I needed Jesus last week. Praise the Lord, I did. I needed to sit in a pew, hear Father Rigoli philosophize from the pulpit, and stand in a circle holding hands with total strangers during Our Father. I needed to go into the quiet of my mind and just BE. With no judgement, self-inflicted or otherwise. Waiting on 7 am mass, I found myself @ the Starbucks on Canal at 5 am. Sitting, drinking coffee, maybe an occasional Facebook stalking, and then onto some work.
Earlier, I had parked on Rampart and walked down Conti to Royal and up Canal. I circled the puddles of foam that disguise the remnants of one, two, or three-too-manys. Oh, the lovely scent of debauchery that lines the cobblestone streets! Still, I found myself smiling as I crossed between the bedazzled palm trees, waiting on the streetcar to pass. In the early morning hours, the Quarter is not the raucous, neon-lit, beaded, tourist spot. You might find a Leidenheimer truck delivering loafs of air and crusty magic, boat loads of fresh linens wrapped in cellophane being carted to the back door of the Sonesta, or a lone doorman @ the Monteleone smoking a cigarette between the exhale of waiting cabs.
The Quarter-at this hour-she’s just figuring things out. Taking in the night before. Digesting the sordid events and details. She’s both welcoming and charming. And I know it sounds totally nuts, but I swear she is listening. I just throw all my shit out to the universe, the sadness about my mom, the head full of worries about the stress of caretaking on dad, the sick-and-tiredness I have about being fucking alone and single, the crazy ass people I must speak to…Every. Damn. Thing. And then, I just breathe. And walk. And settle into a pew on Rampart.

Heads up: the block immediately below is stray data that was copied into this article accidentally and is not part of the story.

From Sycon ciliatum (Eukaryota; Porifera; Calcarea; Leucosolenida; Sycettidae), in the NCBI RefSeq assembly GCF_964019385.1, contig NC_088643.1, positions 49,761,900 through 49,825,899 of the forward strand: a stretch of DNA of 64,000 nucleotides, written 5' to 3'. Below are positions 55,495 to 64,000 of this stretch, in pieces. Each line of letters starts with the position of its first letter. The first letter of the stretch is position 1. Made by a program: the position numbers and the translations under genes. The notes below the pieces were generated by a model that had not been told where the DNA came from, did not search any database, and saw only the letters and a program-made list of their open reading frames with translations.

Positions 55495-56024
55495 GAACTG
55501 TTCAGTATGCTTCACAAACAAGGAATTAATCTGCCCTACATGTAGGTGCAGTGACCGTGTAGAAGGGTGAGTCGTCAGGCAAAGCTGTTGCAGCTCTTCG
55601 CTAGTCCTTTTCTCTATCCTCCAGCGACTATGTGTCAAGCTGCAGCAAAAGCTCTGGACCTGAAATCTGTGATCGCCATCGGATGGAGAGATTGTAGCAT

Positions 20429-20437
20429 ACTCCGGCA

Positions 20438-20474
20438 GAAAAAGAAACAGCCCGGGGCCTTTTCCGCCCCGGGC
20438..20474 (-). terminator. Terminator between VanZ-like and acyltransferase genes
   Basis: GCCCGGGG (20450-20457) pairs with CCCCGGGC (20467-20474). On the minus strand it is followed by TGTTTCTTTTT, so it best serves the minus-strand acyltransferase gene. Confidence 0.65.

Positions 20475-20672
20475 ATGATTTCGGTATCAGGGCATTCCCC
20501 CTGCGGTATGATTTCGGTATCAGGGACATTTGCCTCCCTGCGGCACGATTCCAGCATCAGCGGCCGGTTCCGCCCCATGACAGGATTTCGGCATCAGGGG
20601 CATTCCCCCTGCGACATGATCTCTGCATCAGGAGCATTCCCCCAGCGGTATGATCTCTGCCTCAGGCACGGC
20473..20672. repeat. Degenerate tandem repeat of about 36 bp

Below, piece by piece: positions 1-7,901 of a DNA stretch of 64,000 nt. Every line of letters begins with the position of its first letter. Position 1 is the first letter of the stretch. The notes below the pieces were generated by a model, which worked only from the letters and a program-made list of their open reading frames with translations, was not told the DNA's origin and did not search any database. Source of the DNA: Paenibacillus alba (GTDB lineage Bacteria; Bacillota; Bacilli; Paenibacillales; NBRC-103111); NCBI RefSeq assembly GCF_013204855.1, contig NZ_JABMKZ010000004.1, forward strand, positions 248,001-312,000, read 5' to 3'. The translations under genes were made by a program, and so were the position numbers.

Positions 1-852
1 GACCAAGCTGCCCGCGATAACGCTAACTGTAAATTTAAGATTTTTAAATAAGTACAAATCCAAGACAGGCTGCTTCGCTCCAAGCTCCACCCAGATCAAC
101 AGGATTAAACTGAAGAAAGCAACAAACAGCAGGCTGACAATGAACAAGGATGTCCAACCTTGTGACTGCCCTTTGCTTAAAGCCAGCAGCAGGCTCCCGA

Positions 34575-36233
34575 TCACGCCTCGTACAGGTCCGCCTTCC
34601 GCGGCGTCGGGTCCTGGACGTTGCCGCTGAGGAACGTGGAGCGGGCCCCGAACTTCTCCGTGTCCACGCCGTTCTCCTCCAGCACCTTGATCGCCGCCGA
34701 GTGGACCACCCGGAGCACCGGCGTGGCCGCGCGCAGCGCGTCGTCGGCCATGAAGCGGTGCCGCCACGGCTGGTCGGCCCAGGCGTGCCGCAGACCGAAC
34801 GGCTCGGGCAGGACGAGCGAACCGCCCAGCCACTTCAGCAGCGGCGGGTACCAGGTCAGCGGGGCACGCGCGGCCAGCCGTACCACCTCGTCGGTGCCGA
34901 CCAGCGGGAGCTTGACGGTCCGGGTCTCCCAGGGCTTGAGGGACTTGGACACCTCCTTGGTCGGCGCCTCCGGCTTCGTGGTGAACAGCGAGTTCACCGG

However, this morning in the room that was once plastered with pink and purple butterflies, white wicker, and Sean Cassidy posters, I lay in bed thinking back to last week. I think about the grace and dignity of the folks at morning mass. The safety of the pews allows some to drift off during Father’s R’s homily. Snoring punctuating each hymn. I hear dad starting the coffee, shuffling his slippered feet across the kitchen floor and I stare at the ceiling. Mom’s probably sitting on the edge of the bed tying her laces ready for her morning walk.
“Rose, here are your pills. Today is Monday.” He’ll offer as they stand at the kitchen counter.
“Well, it says Sunday on the first tab, Joe,” looking for guidance.
“I know, but today is Monday so you’ll take your Monday pill.”
And so it goes like this for my mom. Wake up. Take a pill. SIt on the couch, Say good morning to Jodi. Watch the birds as dad reads the paper. Take another walk. Maybe make a cup of coffee. Eat a peanut butter and jelly sandwich. Maybe two. On a very good day, she’ll turn her head and say, “How are you, Jodi? You ok? How’s life treating you? It’s hard this thing we call life. Isn’t it? She laughs a little. Even if we don’t want it to be, sometimes it is.”
In those rare moments now, I realize how damn much I need and miss my mom. How much in those comments she’s speaking for both of us. In these seemingly matter-of-fact mundane, quiet moments, I ache for a hug from my mom.
Later, when my dad was running to our local golf course to get a chain saw, (yes that happened!) he asked me to tell my mom to stay in the house upon her return from her 85th walk that morning. (Note: it is about 39 degrees and raining).
“Mom, Dad is out, but wants you to stay put because you and he are going to go somewhere when he gets home,” I say looking down from the upstairs banister.
Mom, squinting her eyes, responds, “Well, I can go out if I want to. No one’s gonna tell me..” Her voice trails off.
I meet Dad in the kitchen, tears in my eyes. Frustrated at what my mom just said to me and about me.
“Jodi, kid, you’re acting like… You think Mom is.. Mom.”
“Dad, she is my Mom. You hear her– She told me…”
“She tells me she hates me too under her breath all the time when I make her mad. And THEN she tells me how much she would be lost without me ten seconds later,” He touches my shoulder. “You just gotta roll with it, kiddo.”
And then Dad, he gives me a hug.